CONCERTA® efficacy in treating ADHD symptoms in the presence of a comorbid learning disability was demonstrated in data announced at a major medical meeting here by Ortho-McNeil Janssen Scientific Affairs, L.L.C., supporting McNeil Pediatrics™, Division of Ortho-McNeil-Janssen Pharmaceuticals, Inc. In a separate analysis, treatment with CONCERTA® was associated with significant differences in tests of reading fluency and of reading comprehension.
The new data are two analyses of randomized, double-blind, placebo-controlled studies that examined CONCERTA® efficacy in patients in a simulated classroom environment.
Effects of OROS® Methylphenidate Treatment on Behavior and Performance in Children with ADHD with and without Learning Disability (Poster NR5-8)
The effect of CONCERTA® on behavior and performance were evaluated in 139 patients with ADHD, ages 9 to 12. In addition to a confirmed diagnosis of ADHD, approximately one-third of patients had verbal- or math-based learning disability. Significant improvements were seen in patients who received CONCERTA®, both in those with and those without a comorbid learning disability.
"The NIMH estimates approximately 20 to 30 percent of children with ADHD may be challenged by the presence of a coexisting learning disability, and we wanted to evaluate the efficacy of CONCERTA® on ADHD symptoms in children with this comorbidity," said H. Lynn Starr, M.D., Director of Medical Affairs for Ortho-McNeil Janssen Scientific Affairs, L.L.C., and lead author of Poster NR5-8.
"These are the first data, to our knowledge, using a double-blind, placebo-controlled, laboratory school study design to demonstrate significant efficacy of a stimulant in reducing ADHD symptoms in children with ADHD, with or without a comorbid learning disability," Dr. Starr noted. "We hope this new insight is helpful for parents and healthcare professionals as they consider this treatment need."
Two measurements were used to evaluate CONCERTA® efficacy: the Permanent Product Measure of Performance (PERMP), which evaluates attention using a series of math problems (number of problems attempted and number of problems correct), and the Swanson, Kotkin, Agler, M-Flynn and Pelham (SKAMP) rating scale that evaluates classroom attention and behavior.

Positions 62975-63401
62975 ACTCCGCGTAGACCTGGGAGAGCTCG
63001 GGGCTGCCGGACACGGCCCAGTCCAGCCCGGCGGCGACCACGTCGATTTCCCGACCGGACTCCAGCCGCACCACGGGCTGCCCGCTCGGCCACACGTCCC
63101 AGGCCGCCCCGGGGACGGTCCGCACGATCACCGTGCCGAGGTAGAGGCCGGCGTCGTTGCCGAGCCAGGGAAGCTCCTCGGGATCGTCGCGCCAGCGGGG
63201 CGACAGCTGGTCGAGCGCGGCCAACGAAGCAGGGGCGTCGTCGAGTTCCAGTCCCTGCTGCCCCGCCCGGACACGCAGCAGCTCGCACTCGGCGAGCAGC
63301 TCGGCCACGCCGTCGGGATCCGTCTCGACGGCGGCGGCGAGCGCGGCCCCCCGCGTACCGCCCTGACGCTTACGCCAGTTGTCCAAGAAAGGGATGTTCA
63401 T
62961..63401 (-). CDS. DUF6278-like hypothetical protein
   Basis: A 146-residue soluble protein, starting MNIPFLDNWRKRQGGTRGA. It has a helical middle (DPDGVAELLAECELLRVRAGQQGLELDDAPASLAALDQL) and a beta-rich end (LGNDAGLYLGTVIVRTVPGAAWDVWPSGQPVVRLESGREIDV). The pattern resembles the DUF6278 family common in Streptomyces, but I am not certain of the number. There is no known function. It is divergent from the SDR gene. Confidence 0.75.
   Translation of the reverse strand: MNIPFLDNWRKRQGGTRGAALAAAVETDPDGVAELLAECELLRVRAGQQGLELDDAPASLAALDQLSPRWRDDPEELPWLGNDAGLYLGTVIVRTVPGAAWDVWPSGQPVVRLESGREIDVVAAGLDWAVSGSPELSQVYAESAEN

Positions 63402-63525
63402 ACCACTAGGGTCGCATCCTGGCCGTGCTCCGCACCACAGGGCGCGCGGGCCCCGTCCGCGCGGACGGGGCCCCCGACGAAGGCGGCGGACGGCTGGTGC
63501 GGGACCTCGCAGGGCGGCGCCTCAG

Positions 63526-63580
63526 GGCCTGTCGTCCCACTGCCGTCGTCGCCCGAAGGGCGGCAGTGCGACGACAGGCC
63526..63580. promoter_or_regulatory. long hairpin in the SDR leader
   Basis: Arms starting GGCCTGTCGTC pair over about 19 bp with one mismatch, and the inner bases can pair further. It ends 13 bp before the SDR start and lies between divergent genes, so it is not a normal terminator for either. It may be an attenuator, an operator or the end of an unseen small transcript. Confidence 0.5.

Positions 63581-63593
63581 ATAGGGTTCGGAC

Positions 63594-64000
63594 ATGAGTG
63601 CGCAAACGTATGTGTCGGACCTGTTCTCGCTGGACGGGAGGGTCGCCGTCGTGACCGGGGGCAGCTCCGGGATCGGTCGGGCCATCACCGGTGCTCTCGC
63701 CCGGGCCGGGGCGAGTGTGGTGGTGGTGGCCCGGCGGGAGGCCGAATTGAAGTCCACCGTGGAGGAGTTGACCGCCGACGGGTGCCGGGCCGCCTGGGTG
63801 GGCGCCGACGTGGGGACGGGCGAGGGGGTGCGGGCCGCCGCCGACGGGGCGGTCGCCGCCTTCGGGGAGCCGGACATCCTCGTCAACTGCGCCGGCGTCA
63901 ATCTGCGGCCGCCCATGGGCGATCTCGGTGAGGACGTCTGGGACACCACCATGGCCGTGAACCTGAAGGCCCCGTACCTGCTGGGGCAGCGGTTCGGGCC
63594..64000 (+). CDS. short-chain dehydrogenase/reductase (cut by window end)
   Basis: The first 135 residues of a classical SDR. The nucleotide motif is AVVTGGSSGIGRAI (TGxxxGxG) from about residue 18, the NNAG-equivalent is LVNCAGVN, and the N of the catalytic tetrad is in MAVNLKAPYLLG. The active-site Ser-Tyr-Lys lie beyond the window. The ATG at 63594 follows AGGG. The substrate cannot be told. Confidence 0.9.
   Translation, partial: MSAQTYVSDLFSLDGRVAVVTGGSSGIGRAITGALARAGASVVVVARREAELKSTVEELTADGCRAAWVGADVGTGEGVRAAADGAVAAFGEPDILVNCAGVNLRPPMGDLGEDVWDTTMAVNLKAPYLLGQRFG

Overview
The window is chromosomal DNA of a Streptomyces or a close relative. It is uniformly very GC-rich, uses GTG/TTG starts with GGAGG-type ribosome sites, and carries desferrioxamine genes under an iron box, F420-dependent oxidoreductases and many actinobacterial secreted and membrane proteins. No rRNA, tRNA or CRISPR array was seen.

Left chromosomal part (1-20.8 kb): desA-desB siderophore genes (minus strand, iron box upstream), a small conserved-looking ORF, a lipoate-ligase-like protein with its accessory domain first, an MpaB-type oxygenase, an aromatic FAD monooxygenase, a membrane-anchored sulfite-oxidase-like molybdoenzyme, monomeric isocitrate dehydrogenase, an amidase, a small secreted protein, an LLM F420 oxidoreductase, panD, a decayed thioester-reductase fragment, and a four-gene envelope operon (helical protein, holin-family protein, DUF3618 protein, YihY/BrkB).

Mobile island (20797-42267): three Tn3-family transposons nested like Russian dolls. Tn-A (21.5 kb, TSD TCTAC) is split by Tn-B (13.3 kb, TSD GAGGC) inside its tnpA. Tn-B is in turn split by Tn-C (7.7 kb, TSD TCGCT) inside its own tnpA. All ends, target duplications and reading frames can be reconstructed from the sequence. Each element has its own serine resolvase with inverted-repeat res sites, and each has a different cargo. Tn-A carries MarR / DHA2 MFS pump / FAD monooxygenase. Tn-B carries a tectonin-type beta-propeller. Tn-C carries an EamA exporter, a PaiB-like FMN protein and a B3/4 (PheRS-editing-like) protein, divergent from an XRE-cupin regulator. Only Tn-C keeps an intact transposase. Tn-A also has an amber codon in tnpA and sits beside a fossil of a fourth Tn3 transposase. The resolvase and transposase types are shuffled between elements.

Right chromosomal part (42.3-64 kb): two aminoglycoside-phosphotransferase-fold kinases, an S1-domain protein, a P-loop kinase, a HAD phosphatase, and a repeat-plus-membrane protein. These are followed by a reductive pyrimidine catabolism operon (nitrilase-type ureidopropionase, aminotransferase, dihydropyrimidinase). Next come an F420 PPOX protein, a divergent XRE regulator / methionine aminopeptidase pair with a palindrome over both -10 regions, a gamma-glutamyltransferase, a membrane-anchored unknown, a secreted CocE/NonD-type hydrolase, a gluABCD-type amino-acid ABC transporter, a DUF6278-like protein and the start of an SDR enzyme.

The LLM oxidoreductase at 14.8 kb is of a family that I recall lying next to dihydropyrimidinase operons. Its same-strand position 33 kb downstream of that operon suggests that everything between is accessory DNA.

PERMP measurements showed patients attempted and completed significantly more math problems when taking CONCERTA®, compared with when taking placebo (p
Adverse events in 10 percent or more of patients were consistent with those previously reported for CONCERTA® and included headache, upper abdominal pain, decreased appetite, irritability and initial insomnia. No serious adverse events or deaths were reported.
Effect of OROS® Methylphenidate Treatment on Reading Performance in Children with ADHD (Poster NR5-19)
CONCERTA® treatment effect was evaluated on reading performance in 78 patients with ADHD, ages 9 to 12. The analysis demonstrated improvement on tests of oral reading fluency and silent reading comprehension with CONCERTA® treatment.
The analysis used two tests that measure reading skills: the Dynamic Indicators of Basic Early Literacy Skills (DIBELS), which measures reading rate, and the Gray Silent Reading Test (GSRT), which evaluates reading comprehension and accuracy.
The average DIBELS score for patients when taking CONCERTA® was higher than when taking placebo, indicating significantly greater accuracy and a faster reading rate (p=0.0092). Patients also demonstrated a significant improvement in reading comprehension (p=0.0038) with GSRT scores consistent with the silent reading comprehension ability of children in a normative population.
Adverse events in 5 percent or more of patients were consistent with those previously reported for CONCERTA® and included decreased appetite, upper abdominal pain, headache, irritability, initial insomnia, dizziness, nasal congestion and pyrexia (elevated temperature). No serious adverse events or deaths were reported.
Attention Deficit Hyperactivity Disorder (ADHD) is a common and treatable medical condition characterized by inattention, hyperactivity and impulsivity that is estimated to affect about 5 million children and 8 million adults in the United States. While the exact cause of the condition is still unknown, scientists have focused their research on chemical messengers, or neurotransmitters, in the brain. These messengers are believed to play a role in behaviors like attention and movement. Studies suggest that 76 percent of ADHD is linked to family genetics, so the condition may be more common among people who have a close relative with ADHD. Adults with ADHD have a 50 percent chance of passing it on to their children.